McCain's a 'hero' - so what?
Posted: January 25, 2008
1:00 a.m. Eastern
Many conservatives have said Sen. John McCain is not conservative enough to
suit them. Some of McCain's defenders have not only disagreed but have
impugned his critics, hypocritically blaming them for divisiveness.
But intramural bickering isn't the issue. What's important is that
conservatives have an intellectually honest and open discussion about GOP
It's disappointing to watch good conservatives demean themselves by trying
to present McCain as something he's not. No matter how much they spin, they
can't fool conservatives familiar with McCain's record. McCain's detractors
are not the ones having to stretch and massage the facts in order to turn
McCain - overnight - into a Reagan conservative.
McCain is not only not conservative enough; he has also built a reputation
as a maverick by stabbing his party in the back - not in furtherance of
conservative principles but by betraying them. McCain delights in sticking
it to his colleagues while winning accolades from the mainstream liberal
Former Sen. Rick Santorum, whose conservative credentials are beyond
question, said, "I don't agree with (McCain) on hardly any issues." Santorum
told radio host Mark Levin, "I just have to tell you, as a leader, as
someone who had to put these coalitions together, it was always hard and we
very rarely on domestic policy had any help from the senator from Arizona."
Santorum said McCain has been damaging to conservative causes and would be
no friend to conservatives in the White House.
McCain's defenders - in the McCainian spirit of chilling political speech -
forbid us from criticizing him because he is a war hero. That's
irresponsible nonsense. Voters and analysts have an obligation to assess
McCain's suitability for the presidency. To consider and verbalize the
negatives is not to demean his service or sacrifice.
We can recognize and honor McCain's indescribably grueling POW experiences
without taking the leap of arguing they automatically qualify him as an
ideal commander in chief. His qualifications should be evaluated on the
merits, not on sentimental appeals to his service.
Understandably, I suppose, pundits
glibly assert that one of McCain's many advantages is his character - a
character that was molded by the hardships he endured. McCain's captivity
undeniably involved more character building than anything most of us will
ever experience. But to say he is a rugged, battle-tested hero does not mean
he is incapable of prevarication, opportunism, demagoguery or other
mischief. Nor does it immunize him from scrutiny concerning the credible
claim that he lacks the temperament to be president.
I respectfully reject that McCain's honorable and sacrificial
character-building experiences or his self-description as a "straight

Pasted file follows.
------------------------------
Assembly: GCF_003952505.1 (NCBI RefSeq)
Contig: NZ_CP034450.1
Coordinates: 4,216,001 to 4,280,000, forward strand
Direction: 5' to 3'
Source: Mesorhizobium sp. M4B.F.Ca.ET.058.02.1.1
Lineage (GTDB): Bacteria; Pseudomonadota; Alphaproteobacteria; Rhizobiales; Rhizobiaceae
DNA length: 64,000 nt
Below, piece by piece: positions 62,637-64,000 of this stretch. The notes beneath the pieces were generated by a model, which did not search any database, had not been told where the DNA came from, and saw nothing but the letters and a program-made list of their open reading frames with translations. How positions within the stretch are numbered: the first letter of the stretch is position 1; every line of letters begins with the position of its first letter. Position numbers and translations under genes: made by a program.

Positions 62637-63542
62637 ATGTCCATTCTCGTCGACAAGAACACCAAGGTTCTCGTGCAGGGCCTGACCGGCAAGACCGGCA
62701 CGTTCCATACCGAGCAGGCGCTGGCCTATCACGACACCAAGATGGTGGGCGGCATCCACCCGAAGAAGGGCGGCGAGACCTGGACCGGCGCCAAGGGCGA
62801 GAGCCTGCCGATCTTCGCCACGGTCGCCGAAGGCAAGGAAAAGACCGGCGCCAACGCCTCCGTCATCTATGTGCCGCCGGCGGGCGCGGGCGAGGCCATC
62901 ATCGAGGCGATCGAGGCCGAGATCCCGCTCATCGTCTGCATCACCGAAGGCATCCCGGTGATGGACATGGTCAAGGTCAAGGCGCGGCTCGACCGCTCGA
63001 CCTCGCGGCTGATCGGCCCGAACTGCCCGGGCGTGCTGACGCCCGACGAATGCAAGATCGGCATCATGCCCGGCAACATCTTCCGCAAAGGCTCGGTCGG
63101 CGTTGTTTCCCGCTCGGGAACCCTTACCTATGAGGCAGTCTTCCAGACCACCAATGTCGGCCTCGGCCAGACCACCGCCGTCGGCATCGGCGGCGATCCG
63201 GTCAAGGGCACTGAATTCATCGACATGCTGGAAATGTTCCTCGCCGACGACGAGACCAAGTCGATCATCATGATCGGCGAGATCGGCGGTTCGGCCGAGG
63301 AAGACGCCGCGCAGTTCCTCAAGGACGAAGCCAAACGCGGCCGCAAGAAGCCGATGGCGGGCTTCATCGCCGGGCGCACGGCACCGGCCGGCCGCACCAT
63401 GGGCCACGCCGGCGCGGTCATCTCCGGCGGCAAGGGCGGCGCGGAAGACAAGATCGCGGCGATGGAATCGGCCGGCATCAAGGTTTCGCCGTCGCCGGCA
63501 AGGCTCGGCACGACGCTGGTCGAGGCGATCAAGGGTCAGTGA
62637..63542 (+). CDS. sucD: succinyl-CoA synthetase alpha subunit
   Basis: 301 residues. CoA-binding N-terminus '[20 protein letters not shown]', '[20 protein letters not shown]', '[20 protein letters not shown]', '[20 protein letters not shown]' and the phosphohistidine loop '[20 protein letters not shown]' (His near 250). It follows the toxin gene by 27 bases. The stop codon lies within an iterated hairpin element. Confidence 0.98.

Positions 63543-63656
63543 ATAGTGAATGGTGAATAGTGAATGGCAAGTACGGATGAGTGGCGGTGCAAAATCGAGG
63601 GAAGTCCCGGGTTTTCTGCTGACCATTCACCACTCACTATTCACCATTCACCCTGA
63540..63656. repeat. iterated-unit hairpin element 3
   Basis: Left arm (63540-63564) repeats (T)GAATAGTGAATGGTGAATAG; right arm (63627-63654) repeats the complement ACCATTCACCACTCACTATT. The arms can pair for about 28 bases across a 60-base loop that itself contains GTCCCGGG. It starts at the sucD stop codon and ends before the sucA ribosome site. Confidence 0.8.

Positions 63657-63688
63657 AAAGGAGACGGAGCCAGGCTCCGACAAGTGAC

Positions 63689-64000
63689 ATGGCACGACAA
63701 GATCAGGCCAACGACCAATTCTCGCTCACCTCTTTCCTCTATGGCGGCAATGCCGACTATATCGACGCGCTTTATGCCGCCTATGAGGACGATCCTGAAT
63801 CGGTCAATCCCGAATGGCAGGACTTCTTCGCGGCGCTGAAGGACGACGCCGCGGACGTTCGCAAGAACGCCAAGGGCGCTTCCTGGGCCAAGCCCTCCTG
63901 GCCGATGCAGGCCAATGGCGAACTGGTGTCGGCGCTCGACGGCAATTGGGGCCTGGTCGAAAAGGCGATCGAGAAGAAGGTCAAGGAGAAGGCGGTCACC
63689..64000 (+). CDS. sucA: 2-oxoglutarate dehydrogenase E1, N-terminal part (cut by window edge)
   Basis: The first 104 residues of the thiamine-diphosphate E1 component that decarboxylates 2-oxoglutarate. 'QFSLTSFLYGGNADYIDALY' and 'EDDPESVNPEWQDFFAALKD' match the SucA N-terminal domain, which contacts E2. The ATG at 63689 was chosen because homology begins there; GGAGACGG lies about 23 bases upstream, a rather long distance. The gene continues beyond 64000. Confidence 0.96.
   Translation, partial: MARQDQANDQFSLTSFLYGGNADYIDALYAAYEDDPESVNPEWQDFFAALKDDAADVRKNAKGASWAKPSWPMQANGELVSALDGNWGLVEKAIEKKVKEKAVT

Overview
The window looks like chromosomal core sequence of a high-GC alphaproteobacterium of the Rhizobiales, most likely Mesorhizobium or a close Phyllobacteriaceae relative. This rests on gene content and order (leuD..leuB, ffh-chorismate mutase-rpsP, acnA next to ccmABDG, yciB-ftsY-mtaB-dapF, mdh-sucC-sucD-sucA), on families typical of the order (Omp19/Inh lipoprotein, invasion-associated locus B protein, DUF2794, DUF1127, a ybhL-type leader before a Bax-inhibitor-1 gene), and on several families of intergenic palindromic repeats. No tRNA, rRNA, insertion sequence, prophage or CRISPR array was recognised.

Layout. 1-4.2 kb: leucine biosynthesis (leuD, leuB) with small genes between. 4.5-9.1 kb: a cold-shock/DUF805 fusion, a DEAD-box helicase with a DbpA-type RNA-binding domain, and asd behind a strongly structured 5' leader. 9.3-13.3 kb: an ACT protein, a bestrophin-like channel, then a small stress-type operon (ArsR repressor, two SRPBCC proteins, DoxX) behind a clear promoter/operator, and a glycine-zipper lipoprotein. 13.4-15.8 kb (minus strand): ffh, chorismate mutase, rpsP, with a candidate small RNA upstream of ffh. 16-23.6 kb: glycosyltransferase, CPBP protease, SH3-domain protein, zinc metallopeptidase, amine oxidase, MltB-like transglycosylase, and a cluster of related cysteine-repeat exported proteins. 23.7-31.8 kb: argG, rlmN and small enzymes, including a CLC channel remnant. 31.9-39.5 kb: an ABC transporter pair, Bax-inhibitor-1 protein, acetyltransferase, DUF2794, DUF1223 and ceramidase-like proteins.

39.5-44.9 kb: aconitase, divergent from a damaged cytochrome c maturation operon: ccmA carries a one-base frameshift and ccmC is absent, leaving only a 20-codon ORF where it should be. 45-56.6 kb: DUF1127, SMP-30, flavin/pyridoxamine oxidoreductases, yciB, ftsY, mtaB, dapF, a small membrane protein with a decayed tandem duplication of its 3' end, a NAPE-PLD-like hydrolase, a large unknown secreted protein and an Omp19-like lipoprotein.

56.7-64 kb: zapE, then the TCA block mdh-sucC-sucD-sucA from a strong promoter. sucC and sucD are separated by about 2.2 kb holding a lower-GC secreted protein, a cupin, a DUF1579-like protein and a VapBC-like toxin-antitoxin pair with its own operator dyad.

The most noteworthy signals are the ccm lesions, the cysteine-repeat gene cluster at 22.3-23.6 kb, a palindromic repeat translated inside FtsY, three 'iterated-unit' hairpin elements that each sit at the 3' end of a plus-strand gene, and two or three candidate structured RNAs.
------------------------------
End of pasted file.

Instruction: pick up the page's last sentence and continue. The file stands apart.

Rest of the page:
talker" place his veracity above question. I remember him sidling up to the
media by falsely claiming President Bush
level with the American people about how long the Iraq war could take. I
remember him blaming dirty campaign tricks on Bush in South Carolina in
2000, when investigations revealed there was no evidence Bush was behind it.
I remember him joining liberals in slandering the truth-telling Swift Boat
as "dishonest and dishonorable." I remember his disingenuous derision of the
across-the-board Bush tax cuts as being only for the rich. I witnessed him
changing his position on immigration
http://www.worldnetdaily.com/news/article.asp?ARTICLE_ID=59880> to shore
up support in South Carolina, then after that primary arrogantly denying to
Sean Hannity that he'd flip-flopped. People can assess for themselves
whether McCain is always straight, but hopefully they'll base their decision
on the evidence and not his hero status.
I seriously doubt McCain will win the GOP
nomination, precisely because of his infidelity to conservative principles.
He crusades against Guantanamo, favors constitutional rights for terrorists
but opposes tough interrogation techniques, was the ringleader of the Gang
of 14, which legitimized the filibustering of judicial nominees, and is the
godfather of political speech-suppressing and Democrat-favoring
campaign-finance reform legislation.
He has displayed contempt for conservative evangelicals, opposed Bush's
pro-growth tax cuts for reasons other than he says (spending), has engaged
in other class-warfare rhetoric like demonizing oil and drug companies,
co-sponsored the abominable McCain-Kennedy illegal immigrant
-forgiveness/open-borders/Social Security zapping bill, and even voted for
the Specter amendment, which could have conferred consulting rights on
Mexico concerning the erection of a southern border fence.
He sold out on global warming, opportunistically opposed drilling in ANWR,
favors re-importation of drugs from Canada and promoted the
McCain-Kennedy-Edwards patients bill of rights. Even his pro-life